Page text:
Journal Article

Decision-making in mania: a PET study

Judy S. Rubinsztein, Paul C. Fletcher, Robert D. Rogers, Luk W. Ho, Franklin I. Aigbirhio, Eugene S. Paykel, Trevor W. Robbins and Barbara J. Sahakian

in Brain

Published on behalf of The Guarantors of Brain

Volume 124, issue 12, pages 2550-2563
Published in print December 2001 | ISSN: 0006-8950
Published online December 2001 | e-ISSN: 1460-2156 | DOI: https://dx.doi.org/10.1093/brain/124.12.2550
Decision-making in mania: a PET study

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Poor decision-making is often observed clinically in the manic syndrome. In normal volunteers, decision-making has been associated with activation in the ventral prefrontal cortex and the anterior cingulate gyrus. The aim of this study was to evaluate task-related activation in bipolar manic patients in these regions of the prefrontal cortex using PET. Six subjects with mania, 10 controls and six subjects with unipolar depression (an affective patient control group) were scanned using the bolus H215O method while they were performing a decision-making task. Activations associated with the decision-making task were observed at two levels of difficulty. Task-related activation was increased in the manic patients compared with the control patients in the left dorsal anterior cingulate [Brodmann area (BA) 32] but decreased in the right frontal polar region (BA 10). In addition, controls showed greater task-related activation in the inferior frontal gyrus (BA 47) than manic patients. A positive correlation (rs = 0.88) between task-related activation in the anterior cingulate and increasing severity of manic symptoms was found. Depressed patients did not show significant task-related differences in activation compared with control subjects in the regions of interest. In conclusion, these patterns of activation point to abnormal task-related responses in specific frontal regions in manic patients. Moreover, they are consistent with neuropsychological observations in patients with lesions in the ventromedial prefrontal cortex, who show similar difficulties with decision-making and provide early evidence for context-specific neural correlates of mania.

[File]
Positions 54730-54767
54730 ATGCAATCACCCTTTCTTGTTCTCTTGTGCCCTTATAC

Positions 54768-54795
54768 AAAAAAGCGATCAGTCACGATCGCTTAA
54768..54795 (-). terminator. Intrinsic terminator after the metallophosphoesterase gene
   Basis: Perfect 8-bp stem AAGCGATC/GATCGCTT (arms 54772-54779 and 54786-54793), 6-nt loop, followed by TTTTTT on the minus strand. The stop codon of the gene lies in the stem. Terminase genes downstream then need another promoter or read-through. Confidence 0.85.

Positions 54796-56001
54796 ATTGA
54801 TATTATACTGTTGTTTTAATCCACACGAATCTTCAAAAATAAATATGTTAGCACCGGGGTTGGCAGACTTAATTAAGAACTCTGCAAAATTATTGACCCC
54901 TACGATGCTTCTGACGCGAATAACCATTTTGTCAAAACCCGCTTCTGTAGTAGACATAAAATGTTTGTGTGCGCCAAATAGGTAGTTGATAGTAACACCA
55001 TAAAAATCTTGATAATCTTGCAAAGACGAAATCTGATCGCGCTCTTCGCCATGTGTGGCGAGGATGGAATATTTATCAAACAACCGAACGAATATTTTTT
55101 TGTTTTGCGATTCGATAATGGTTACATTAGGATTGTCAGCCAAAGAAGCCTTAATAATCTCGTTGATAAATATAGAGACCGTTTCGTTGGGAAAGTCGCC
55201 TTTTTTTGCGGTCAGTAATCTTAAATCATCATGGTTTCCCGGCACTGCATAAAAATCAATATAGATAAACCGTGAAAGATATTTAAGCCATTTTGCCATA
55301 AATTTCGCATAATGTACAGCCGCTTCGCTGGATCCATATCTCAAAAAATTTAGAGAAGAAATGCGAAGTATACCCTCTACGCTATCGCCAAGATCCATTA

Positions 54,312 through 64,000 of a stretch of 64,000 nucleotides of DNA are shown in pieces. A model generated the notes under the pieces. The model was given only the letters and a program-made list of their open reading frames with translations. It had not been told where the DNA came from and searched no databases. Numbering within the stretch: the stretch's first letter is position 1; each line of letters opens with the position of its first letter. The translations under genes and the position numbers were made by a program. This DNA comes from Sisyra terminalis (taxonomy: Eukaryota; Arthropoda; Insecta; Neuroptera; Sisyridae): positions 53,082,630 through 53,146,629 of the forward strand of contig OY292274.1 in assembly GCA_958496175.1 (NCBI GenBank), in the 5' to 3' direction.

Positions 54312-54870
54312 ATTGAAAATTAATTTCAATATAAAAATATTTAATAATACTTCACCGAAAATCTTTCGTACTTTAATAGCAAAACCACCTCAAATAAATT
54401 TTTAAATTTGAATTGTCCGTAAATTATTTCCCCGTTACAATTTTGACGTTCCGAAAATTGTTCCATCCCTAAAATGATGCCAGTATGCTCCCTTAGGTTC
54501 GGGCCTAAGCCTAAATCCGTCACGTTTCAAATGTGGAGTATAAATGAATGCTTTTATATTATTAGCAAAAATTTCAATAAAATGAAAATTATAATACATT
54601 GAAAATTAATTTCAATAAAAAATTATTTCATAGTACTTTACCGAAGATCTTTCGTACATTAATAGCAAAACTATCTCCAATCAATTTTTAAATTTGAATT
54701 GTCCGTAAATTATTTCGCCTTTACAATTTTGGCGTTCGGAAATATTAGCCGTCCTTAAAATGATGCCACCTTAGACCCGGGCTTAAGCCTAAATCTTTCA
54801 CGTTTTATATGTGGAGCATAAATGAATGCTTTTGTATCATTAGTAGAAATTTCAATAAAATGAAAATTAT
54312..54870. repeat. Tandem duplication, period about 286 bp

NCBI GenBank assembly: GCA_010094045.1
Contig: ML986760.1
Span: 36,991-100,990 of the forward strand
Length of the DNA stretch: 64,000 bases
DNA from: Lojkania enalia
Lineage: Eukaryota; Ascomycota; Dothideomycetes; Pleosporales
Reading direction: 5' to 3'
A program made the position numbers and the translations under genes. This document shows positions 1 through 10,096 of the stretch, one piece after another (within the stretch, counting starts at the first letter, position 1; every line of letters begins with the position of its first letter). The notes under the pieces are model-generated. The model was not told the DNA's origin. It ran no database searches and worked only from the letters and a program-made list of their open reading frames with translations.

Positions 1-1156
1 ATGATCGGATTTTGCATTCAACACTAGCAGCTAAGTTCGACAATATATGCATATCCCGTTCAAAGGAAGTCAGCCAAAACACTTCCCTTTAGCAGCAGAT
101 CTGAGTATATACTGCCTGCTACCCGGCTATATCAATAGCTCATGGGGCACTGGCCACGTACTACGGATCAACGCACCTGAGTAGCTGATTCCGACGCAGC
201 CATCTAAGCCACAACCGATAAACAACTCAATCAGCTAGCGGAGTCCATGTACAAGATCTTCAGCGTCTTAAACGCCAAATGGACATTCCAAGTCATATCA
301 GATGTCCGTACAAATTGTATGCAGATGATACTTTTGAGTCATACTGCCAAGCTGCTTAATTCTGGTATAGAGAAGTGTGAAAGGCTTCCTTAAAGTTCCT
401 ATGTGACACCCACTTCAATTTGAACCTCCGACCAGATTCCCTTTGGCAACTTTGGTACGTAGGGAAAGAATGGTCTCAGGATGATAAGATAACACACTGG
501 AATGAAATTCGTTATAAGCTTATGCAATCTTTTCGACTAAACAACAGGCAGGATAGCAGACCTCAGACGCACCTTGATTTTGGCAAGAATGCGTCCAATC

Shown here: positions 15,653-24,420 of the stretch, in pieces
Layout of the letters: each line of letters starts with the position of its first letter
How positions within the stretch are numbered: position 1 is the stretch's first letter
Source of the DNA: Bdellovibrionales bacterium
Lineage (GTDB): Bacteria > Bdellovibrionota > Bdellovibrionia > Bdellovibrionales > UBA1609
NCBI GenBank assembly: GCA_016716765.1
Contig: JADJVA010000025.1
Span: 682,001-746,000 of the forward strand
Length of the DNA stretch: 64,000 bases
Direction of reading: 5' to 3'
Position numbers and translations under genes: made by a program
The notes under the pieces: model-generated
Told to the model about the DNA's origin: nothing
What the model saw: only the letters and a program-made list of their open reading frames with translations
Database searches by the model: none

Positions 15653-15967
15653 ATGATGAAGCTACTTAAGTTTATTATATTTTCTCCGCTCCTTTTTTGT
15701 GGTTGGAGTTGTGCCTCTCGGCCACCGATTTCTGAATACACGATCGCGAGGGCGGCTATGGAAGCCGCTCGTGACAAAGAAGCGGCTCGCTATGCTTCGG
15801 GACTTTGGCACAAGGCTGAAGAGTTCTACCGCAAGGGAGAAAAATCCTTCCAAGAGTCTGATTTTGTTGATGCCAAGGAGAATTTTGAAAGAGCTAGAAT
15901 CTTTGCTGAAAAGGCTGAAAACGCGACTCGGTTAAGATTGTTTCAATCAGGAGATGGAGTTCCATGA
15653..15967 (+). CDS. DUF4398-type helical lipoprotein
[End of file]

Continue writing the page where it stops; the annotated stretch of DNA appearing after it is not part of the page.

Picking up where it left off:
Keywords: mania; positron emission tomography; decision-making; anterior cingulate; ventral prefrontal cortex; BA = Brodmann area; MMSE = Mini-Mental State Examination; NART = National Adult Reading Test; rCBF = regional cerebral blood flow; SPM = statistical parametric mapping; VMPFC = ventromedial prefrontal cortex

Journal Article.  8903 words.  Illustrated.

Subjects: Neurology ; Neuroscience

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